As a group, Heisman Trophy voters aren't the sharpest knives in the drawer. That's probably because most of them (including myself) are sportswriters.
Sportswriters -- especially the old ones who make up a large portion of the Heisman electorate -- love baseball because it offers dozens of statistics that allow them to better understand how a particular player impacts the game. Basketball offers a similar treasure trove of numbers, though not to the extent that baseball does. (Beyond the rebound total, traditional basketball stats did a lousy job of quantifying how a non-scorer such as Dennis Rodman affected a game.)
For most of the players on the field, football offers little in the way of meaningful numbers. Punters and kickers are ranked fairly easily by pure stats, but, because they are punters and kickers, they probably aren't going to be considered for the Heisman. Among position players, only a few statistical categories produce benchmarks readily understood by the average fan and the average member of the fourth estate. We grasp the following: attempts, completions, passing yards, interceptions, rushes, rushing yards, catches, receiving yards, punt return yards, kickoff return yards and, of course, touchdowns. We might understand tackles if some schools didn't grossly inflate their tackle stats, but unless you know which schools pad the stats, that number is fairly useless.
Unfortunately for a majority of the college football players in America, this lack of understanding eliminates them from contention for the Heisman. Only three positions can be measured by the above stats: Quarterback, running back and receiver. Everyone else is out of luck, even if the ballot asks voters to choose "the most outstanding college football player in the United States."
But the rise of advanced stats such as the ones at
This season, Jones will play his third position in as many years. If he winds up being the best center in the nation, too, he absolutely deserves Heisman consideration. Why is Jones moving to center? Because Alabama has a sophomore tackle named Cyrus Kouandjio who looks like a future first-rounder, and it needs a center to replace William Vlachos, the undersized, undrafted fireplug who started for two national title teams and is now trying to make the Tennessee Titans' roster. Before spring practice, Jones met with offensive line coach Jeff Stoutland and head coach Nick Saban and told them to move him wherever they pleased. "I just told them I'd do what's best for the team," Jones said. "I know that sounds cheesy, but that's how I feel. Our philosophy has always been to get the best five guys on the field."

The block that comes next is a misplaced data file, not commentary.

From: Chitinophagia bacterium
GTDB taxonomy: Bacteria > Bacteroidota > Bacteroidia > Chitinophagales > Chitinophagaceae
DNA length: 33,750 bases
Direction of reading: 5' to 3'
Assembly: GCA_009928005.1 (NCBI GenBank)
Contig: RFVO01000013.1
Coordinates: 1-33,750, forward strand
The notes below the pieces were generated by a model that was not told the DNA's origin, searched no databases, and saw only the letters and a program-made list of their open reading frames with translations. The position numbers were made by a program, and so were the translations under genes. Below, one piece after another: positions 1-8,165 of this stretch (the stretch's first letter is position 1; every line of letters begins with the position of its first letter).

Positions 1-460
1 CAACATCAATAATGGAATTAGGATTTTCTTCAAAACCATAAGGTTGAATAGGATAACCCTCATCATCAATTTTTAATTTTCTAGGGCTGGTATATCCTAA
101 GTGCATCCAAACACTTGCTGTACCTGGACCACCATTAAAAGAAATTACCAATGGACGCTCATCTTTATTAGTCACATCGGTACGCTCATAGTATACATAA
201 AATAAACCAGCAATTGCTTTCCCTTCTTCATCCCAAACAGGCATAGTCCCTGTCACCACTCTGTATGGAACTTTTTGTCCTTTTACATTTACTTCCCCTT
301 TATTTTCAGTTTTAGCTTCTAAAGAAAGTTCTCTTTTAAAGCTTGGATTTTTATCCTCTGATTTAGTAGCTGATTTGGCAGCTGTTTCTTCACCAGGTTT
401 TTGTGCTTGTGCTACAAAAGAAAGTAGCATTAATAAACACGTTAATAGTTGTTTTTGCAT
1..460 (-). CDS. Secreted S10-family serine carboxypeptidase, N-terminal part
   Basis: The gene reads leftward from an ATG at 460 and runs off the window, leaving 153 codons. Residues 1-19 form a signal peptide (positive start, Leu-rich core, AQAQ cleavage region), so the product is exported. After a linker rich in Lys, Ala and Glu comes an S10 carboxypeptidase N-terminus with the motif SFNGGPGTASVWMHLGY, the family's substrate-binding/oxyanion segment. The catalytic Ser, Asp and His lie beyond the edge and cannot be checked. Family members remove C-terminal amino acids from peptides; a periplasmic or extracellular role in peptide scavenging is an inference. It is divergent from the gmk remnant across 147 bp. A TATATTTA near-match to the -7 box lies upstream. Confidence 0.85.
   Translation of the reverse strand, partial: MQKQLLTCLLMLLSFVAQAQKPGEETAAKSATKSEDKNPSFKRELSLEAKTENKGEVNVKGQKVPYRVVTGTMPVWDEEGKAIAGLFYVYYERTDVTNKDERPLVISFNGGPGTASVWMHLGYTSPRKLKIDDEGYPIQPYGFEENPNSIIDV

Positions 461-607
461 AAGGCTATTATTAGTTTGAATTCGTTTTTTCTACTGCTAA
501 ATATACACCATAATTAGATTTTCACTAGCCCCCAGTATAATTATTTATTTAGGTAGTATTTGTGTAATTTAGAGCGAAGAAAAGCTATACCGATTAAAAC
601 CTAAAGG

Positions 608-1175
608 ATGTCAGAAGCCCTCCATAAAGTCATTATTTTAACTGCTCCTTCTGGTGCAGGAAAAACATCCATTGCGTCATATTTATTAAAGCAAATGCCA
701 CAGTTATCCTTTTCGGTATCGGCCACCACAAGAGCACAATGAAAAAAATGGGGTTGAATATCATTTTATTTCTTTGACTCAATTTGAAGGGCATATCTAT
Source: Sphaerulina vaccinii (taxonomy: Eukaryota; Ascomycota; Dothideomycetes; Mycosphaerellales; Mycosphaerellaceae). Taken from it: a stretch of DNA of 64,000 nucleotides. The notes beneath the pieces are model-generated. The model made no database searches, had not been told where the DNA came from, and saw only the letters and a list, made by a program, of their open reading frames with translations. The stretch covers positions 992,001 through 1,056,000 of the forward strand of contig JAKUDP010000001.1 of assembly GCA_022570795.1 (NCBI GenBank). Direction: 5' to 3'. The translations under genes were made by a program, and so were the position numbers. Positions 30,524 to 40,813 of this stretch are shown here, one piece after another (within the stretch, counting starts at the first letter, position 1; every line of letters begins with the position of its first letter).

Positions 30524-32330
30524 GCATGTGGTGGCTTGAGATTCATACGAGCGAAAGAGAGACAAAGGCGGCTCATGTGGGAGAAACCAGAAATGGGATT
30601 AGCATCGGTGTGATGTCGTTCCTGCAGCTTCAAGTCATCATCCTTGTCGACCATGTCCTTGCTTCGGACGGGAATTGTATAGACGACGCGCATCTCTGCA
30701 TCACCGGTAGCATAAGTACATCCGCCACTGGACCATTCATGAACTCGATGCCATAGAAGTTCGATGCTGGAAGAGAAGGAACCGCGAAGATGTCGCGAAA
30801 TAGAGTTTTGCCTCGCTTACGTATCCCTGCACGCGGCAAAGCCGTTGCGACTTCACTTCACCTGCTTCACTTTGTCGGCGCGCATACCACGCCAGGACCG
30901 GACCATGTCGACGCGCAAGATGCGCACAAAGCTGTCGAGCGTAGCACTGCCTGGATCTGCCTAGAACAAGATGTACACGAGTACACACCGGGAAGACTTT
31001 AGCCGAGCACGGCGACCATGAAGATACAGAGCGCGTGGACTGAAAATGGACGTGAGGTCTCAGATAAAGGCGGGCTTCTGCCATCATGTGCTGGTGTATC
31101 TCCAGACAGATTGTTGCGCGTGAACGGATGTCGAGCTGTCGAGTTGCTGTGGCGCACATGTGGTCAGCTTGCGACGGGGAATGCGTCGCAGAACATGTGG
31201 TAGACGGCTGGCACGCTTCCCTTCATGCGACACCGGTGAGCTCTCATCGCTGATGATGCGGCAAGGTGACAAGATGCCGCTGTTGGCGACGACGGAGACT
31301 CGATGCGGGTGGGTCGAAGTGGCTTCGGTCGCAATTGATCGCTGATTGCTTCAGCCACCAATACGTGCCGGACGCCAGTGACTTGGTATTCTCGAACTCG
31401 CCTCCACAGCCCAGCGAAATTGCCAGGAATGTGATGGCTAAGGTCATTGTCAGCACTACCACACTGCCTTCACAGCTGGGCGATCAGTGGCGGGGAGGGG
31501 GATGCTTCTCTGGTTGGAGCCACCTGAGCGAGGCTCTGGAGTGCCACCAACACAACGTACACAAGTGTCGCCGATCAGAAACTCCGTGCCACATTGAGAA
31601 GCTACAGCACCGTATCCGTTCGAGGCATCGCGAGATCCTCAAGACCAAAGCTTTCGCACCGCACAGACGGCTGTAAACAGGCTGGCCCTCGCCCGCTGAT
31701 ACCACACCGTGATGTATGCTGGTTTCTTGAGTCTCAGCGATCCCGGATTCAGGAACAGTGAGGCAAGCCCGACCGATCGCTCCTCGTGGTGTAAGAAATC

Besides, Jones knew he could handle the strategic and vocal requirements of the job. "I already knew most of the calls," Jones said. "As William will tell you, I already tried to make a lot of the calls. At least now I get to officially be the boss out there."
Jones should have plenty of time to hone his snapping craft this semester. He only needs one class to finish his degree. "Corporate taxation," Jones said. "It's the same thing that Matt Leinart took, right?" Did we mention the degree in question is a master's in accounting? Former USC quarterback Leinart, while seeking his second Heisman in 2005, took ballroom dancing.
Jones will dance plenty this fall. Playing center is a tango that requires the player to diagnose the defensive front, assign roles to the other linemen, snap the ball with a 300-pounder inches away and ready to strike and then successfully block said 300-pounder. (Or, if facing an even front, block a linebacker or fire out at an angle on a distant defensive tackle.)
The skill set is closer to guard, which Jones played as a freshman and sophomore. Guards and centers place a premium on power and technique. Tackle, where Jones shined last year, requires more sheer athleticism. While it isn't the same kind of feat as 1997 Heisman winner Charles Woodson starring at receiver and cornerback in the same game at Michigan, it is akin to mastering three linebacker positions or excelling as a wide receiver, slot receiver and flexed-out tight end.
If Jones can pull off the offensive line trifecta, he should be in New York in December. But that doesn't mean he is the only player who might prove himself worthy of breaking the quarterback-tailback stranglehold on the Heisman. These guys also deserve consideration.
Lotulelei probably would have been a first-round pick had he left after the 2011 season, but, like Suh in 2009, he elected to return for his senior season. He may be the best defensive lineman in the Pac-12 for the second consecutive season, but he'll be subject to the other major Heisman voter bias. If a player's team isn't at least on the periphery of the national title picture at some point in the season, he's probably out of luck. Lotulelei probably will go unnoticed by Heisman voters unless the Utes challenge USC for the Pac-12 South title.